Diane Humetewa, Confirmed to Federal Bench, Makes History
The Senate voted unanimously May 14 to confirm Diane Humetewa to become a judge for the U.S. District Court for Arizona, making her the first Native American woman federal judge in U.S. history and the third Native American to ever hold such a position.
The final vote was 96 – 0 in favor of Humetewa, a citizen of the Hopi Tribe who previously worked as a U.S. attorney for Arizona under the George W. Bush administration, as well as an appellate court judge for the Hopi Tribe and as a special counsel and professor at Arizona State University.
Humetewa was nominated by President Barack Obama to the position in 2013 after his administration forced her to step down from her U.S. attorney position in 2009.
Native Americans have long been pushing for increased representation on the federal bench, especially in regions of the country that see high numbers of tribal- and Indian-focused legal cases.
“Let’s hope Diane’s confirmation is just the start of a slew of Native American federal judges,” said Chris Stearns (Navajo), who previously served as a counsel to the House Natural Resources Committee. “There is still a massive lack of representation of Indian judges in the federal courts.”
Upon Humetewa’s confirmation, the National Congress of American Indians (NCAI) issued a statement saying that she is “impeccably qualified” for her new role.
“NCAI greatly appreciates the efforts of the president and Senate in achieving this historic confirmation,” the organization said. “There are many qualified, talented people like Diane Humetewa in Indian country who are able and willing to serve. We eagerly anticipate many more nominations of Native people to the federal bench and other offices.”
Bert Brandenburg, executive director of the non-profit Justice at Stake organization, said in a statement that the interests of justice are best served when judges reflect the broader society.
“With the confirmation of Judge Humetewa, the Senate has taken an important step toward broadening the makeup of the federal courts,” Brandenburg said. “Increasing representation of Native Americans on the federal bench is especially important because federal courts have an outsized authority in defining what’s known as federal Indian law. As a result, Native American people and tribal entities appear as parties in federal court proceedings at far higher rates than do non-Native Americans. Given this picture, the current lack of any active federal judges who are Native Americans is absolutely appalling.”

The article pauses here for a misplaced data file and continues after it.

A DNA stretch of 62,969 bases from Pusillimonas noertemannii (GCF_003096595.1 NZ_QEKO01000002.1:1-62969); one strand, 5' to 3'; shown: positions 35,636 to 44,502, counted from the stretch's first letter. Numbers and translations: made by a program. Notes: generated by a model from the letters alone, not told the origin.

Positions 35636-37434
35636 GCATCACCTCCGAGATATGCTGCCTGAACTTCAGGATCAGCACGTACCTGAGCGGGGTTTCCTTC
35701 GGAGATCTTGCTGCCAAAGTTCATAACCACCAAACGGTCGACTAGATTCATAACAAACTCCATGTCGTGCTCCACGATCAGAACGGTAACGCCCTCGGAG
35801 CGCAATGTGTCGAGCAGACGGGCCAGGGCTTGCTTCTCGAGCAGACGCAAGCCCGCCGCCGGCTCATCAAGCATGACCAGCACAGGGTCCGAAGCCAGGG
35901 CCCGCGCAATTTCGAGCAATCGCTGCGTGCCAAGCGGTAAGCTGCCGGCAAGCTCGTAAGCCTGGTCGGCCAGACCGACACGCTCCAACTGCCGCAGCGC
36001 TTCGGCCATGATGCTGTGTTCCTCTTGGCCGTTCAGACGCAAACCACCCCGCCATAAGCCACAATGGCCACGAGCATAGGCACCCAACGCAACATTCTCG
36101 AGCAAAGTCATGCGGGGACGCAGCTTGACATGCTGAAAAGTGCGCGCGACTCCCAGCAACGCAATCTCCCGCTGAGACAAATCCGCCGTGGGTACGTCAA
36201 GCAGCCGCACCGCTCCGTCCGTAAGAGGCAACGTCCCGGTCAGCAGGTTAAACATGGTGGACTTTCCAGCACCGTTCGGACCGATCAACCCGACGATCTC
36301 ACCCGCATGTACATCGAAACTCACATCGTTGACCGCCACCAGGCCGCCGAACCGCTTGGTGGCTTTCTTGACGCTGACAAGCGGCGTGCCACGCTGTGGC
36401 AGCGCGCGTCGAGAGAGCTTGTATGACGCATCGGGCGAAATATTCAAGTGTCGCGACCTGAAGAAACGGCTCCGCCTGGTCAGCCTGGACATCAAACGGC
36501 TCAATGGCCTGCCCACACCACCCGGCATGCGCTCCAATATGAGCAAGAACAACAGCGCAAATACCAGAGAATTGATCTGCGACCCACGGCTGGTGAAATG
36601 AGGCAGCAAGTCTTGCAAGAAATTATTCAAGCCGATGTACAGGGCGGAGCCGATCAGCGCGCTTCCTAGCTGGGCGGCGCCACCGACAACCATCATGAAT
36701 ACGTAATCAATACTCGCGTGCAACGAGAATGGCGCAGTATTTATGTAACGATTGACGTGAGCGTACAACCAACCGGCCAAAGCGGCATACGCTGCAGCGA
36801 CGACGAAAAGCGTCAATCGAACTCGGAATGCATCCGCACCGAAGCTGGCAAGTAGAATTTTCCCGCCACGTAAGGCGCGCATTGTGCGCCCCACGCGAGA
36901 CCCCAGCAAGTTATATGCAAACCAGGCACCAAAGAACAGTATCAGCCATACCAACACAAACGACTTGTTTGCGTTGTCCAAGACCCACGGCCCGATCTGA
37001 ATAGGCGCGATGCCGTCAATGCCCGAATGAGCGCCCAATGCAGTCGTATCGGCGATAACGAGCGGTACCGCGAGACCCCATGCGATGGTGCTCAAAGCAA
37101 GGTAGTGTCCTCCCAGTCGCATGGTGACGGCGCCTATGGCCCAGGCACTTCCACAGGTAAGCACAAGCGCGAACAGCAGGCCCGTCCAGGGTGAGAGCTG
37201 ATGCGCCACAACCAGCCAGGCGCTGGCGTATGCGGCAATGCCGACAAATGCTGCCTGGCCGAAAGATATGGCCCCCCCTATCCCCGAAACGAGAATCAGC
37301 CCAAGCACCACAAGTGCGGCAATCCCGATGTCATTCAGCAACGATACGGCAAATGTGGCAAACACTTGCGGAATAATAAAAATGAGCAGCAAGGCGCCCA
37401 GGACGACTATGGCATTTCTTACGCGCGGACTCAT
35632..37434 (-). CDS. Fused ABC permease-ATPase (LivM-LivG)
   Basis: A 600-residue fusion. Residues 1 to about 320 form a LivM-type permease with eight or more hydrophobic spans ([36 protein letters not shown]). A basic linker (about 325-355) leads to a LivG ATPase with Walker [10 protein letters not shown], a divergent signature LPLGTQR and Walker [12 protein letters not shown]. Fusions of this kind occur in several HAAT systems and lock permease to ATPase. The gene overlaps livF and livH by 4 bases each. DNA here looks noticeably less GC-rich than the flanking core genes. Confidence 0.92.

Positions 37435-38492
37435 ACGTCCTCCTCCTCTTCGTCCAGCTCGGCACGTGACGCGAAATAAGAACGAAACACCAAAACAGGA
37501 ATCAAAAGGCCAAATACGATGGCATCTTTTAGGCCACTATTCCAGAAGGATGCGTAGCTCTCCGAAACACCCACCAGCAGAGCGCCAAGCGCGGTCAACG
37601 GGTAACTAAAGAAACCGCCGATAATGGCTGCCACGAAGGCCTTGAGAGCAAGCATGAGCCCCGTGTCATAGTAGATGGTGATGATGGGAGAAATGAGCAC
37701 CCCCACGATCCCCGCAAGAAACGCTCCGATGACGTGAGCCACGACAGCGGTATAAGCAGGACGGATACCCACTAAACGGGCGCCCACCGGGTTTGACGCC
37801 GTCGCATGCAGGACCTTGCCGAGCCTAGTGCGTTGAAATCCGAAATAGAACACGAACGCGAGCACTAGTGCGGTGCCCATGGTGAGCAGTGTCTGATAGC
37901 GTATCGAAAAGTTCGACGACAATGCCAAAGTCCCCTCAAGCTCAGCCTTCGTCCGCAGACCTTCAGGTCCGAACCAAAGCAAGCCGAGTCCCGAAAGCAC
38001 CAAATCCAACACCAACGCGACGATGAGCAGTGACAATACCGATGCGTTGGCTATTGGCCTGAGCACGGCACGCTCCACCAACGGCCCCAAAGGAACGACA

Sen. Jon Tester (D-Montana), chairman of the Senate Committee on Indian Affairs, also applauded the confirmation.
“Diane Humetewa is an inspiration to Native people, especially Native women across Indian country,” Tester said in a statement. This is an important appointment and long overdue. I’m pleased that the Senate came together in a bipartisan way to get this done. As the only Native American in active service on the federal bench, Diane provides much-needed expertise on the complexities of federal law and Indian sovereignty.”
Sen. Heidi Heitkamp (D-N.D.) said that it is long overdue for Native Americans to be better represented on the federal bench.
“As the first Native American woman to serve as a federal judge, I have no doubt that she will hold the court to the highest standards, as she has done throughout her career,” Heitkamp said in a statement.
Two of Humetewa’s main champions have been Sens. John McCain and Jeff Flake, both Republicans from Arizona.
“Diane Humetewa has an impressive legal background, ranging from work as prosecutor and an appellate court judge to the Hopi Nation to service as U.S. Attorney for the District of Arizona,” McCain said in a Senate floor statement just before her confirmation. “Plus, hers is a truly historic nomination. If confirmed, she would be the first Native American woman to ever serve on the federal bench.”
Notably, McCain has led the opposition to another would-be historic nomination: that of Kilpatrick Stockton lawyer Keith Harper, a Cherokee Nation citizen, to become a U.N. human rights ambassador.
Harper’s nomination has been held up in the Senate due to controversies surrounding his work on the Cobell case and questions about his representation.
Tester urged in a recent floor statement that the Senate also moves to confirm Harper.